Compassion

In the Rush

Sitting down to my grandmother’s kitchen table for dinner always started the same way. We’d hold hands, bow our heads, and someone would start to pray.

“In the rush of a busy day, oh Lord, we pause to give you thanks. For food, for family ….”

There’s a third for something that’s escaping me now. I haven’t sat at her kitchen table for awhile.

This time warp of Covid and constant vigilance has me dancing between a frantic feeling of trying to pack summer and outdoor safety into a container before the weather again gets cold.

It’s time, again, to pause.

I bow my head. I say a prayer of thanks for these beautiful things.

Slices of melted mozarella cheese squished between fresh pesto and late summer peaches.

A friend who picks up the phone after I text, “Can I call you tonight?”

Tomatoes so juicy their insides drip down your chin, begging to be sopped up with fresh bread.

A persistent daisy poking its way through the soil, against the odds, timelines of shoulds forgotten.

Pink nail polish on tanned toes.

I’ve only got five items today – pushing for more feels like squeezing a tube of toothpaste that’s been clogged for awhile. I’m out of practice. What’s happening in the world right now is overwhelming, perplexing and sad.

If you squeeze your container a little harder in an attempt to extrude the good, what beautiful blobs would emerge?

Spice of Life

They opened up vaccine access to the general public in Colorado on April 2nd. Since then, I’ve been scouring vaccinespotter.org and the County website and I put myself on all the lists. I anxiously waited for the calls to hear, “It’s your turn.” I’ve been nagging my husband to do the same.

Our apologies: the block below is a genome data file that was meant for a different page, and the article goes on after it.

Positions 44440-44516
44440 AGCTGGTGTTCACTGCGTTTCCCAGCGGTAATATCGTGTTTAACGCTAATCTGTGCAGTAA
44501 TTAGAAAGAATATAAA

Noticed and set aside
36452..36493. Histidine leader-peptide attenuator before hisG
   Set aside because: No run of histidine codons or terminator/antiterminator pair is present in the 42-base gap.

I received the email, I made an appointment and on Monday, when it was my turn to go, I started looking at other providers. I spent three hours ruminating in my head about which shot to get and if I could have a quicker recovery time and is a Friday a better day to receive a jab than a workday afternoon?

These questions persist when you live with anxiety. The pandemic pushed my cycling to chronic, and no, my rantings aren’t exactly beautiful. After texting a friend and my mom and cancelling and rescheduling and cancelling again, I decided to push my appointment to a later date. To live in a country where this is possible is privilege.

My momentary freak out was the culmination of thirteen months of fear. The vaccine feels like one more thing I’m clinging to as a possible way for things to go wrong, for the world to fall apart at my feet again. Dramatic, perhaps, but through a different lens, a very real reflection of what living life after loss looks like as I’m told the pandemic is coming to a close.

Still, cases climb. In some ways, I’m doubtful. Loss taught me life is fragile. The pandemic plunged me in to the dark pool again. A year in a home office has added a permanent hunch to my shoulders, forever closer to the computer screens where my interactions seem to live. I’m a part of conversations about re-entry, going back, and creating new ways of working daily. We’re eager for connection, for hugs, for trips to Hawaii. As I clicked “Schedule” to confirm my place in this incredible feat of human history, I felt the panic rising into my tense hips. My breath shortened. Is all of this really going to end?

While I wait for Friday, I look around my home. This space has been the backdrop for the work hours, the projects, the video watching, the dozens of books being read. The walls are a witness to boredom, my office chair a cushion absorbing the constant tension created from fear of losing someone else. White baseboards, now covered with dust, were tacked up with nails and caulk covering seams.

Repetition has seemed to strip the space of beauty. I’m so familiar with the contents of my refrigerator and the covering of dirt on the floor brought in by the dog that my eyes glaze over.

As I open the pantry, I notice I’m down to chili powder and onion powder and sprinkles of oregano ground to dust in the bottom of the jar. Variety, they say, is the spice of life. I feel some mix has been missing for quite some time.

In recent weeks, I started growing plants for the garden. The seedlings are small and sit in toilet paper beds of loose soil under red warming lights. Little green sprouts reach up and leaves are taking shape. In a few months, I’ll have more to work with. More flavor. Greenery. Flowers to place on the table.